Kids appreciate rewards, too. As Expressable speech therapist Annalise Colton, M.S., CCC-SLP, explains, “Some children need positive reinforcement or a reward immediately after they complete a requested behavior. This is likely best for children with special needs, younger children, or those who simply need a lot of motivation.”

Some children need positive reinforcement or a reward immediately after they complete a requested behavior.

A reward could mean giving a child a turn in the game or activity you’re playing. Or it could be a physical reward like a sticker. The goal is to begin by keeping it 1:1–one task to one reward.

Some kiddos can stay motivated with delayed rewards, such as a reward at the end of the session. If they listen and participate well, you can let them have a favorite snack after therapy, get extra playtime outside, or choose dessert for that night. 

Charts work wonders for some children! If your child does their best during their session, reward them with a sticker, smiley face, or check mark on a chart. At the end of a certain time frame, your child can pick an agreed-upon prize. Maybe they get to go to the dollar store and choose a toy, go out for ice cream, have a movie night with you, or visit their favorite park.

3 Try interactive games and physical activities

There are so many different activities that can be done during speech therapy, there’s bound to be one that will interest your child. Some kids love board games, or games on the computer. Some enjoy strategy games like Battleship. 

Other kids may enjoy doing something hands-on, like making a craft or doing a small science experiment. 

Expressable speech therapist Mahra Weber, M.S., CCC-SLP, says kids love the element of surprise and it helps keep their interest. She suggests, “Hide items or pictures for your child to find, similar to a scavenger hunt, and work in speech practice during these activities. You can also try a ‘grab bag,’ where your child has to reach into a bag of unknown items and see what they find.”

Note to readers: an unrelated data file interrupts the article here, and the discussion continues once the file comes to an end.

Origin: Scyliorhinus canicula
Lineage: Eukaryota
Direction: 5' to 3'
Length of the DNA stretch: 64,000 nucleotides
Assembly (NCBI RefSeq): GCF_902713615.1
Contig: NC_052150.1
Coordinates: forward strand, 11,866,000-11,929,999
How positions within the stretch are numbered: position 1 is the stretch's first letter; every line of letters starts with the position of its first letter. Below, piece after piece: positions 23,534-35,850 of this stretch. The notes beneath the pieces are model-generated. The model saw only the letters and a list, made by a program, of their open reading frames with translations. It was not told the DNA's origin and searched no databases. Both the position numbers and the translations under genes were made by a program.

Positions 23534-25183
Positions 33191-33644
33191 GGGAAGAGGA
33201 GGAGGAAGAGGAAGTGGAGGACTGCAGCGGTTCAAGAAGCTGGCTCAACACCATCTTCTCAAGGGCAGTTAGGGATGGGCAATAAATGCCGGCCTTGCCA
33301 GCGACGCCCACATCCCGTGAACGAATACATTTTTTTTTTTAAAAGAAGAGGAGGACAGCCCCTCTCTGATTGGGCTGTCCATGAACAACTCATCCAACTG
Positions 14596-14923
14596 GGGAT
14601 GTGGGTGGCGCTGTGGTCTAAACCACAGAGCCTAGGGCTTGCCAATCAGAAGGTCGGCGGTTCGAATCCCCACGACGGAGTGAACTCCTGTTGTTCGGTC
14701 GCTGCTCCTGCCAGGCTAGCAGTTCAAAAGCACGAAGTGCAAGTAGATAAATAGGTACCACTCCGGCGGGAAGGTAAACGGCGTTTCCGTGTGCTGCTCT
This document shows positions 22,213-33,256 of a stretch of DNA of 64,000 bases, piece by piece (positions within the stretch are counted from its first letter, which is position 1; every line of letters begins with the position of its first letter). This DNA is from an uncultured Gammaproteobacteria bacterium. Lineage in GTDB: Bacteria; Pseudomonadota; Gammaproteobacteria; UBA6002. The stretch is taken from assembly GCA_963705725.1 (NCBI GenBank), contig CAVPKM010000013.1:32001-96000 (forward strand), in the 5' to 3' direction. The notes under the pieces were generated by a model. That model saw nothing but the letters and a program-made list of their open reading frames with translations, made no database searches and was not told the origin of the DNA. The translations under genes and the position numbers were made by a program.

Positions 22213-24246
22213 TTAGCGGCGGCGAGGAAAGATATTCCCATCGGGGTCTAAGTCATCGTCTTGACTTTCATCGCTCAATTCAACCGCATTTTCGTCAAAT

Kids love the element of surprise, and it helps keep their interest.

Other kids do best with movement activities during speech therapy. Your speech therapist can try to include physical games in order to keep your child’s attention. Things like songs with hand motions, playing follow the leader, kicking a ball back and forth, or creating an obstacle course are just a few options. Your child will hardly recognize that they’re working!

No matter if your child is working on speech sound production, language abilities, or fluency, there are speech and language tasks you can practice during these activities. Remember, keep rewards and reinforcements 1:1 if needed! 

Be patient and stay positive!

It may take a few sessions of trying these techniques for your child’s behavior to change. If you try one of these tips and don’t see 100% improvement after one session, don’t worry. When your child has the right kind of motivation, however, you should see at least some small improvement in their ability to pay attention and cooperate. Watch for anything that sparks their attention or makes them light up. Go from there! Speech therapy should feel as positive as possible.

And on that same note, be sure to offer lots of encouragement and praise. The tasks your child is working on aren’t easy for them. Give your child plenty of high fives, hugs, and verbal encouragement. Having a supportive and understanding caregiver cheering you on can make a difference!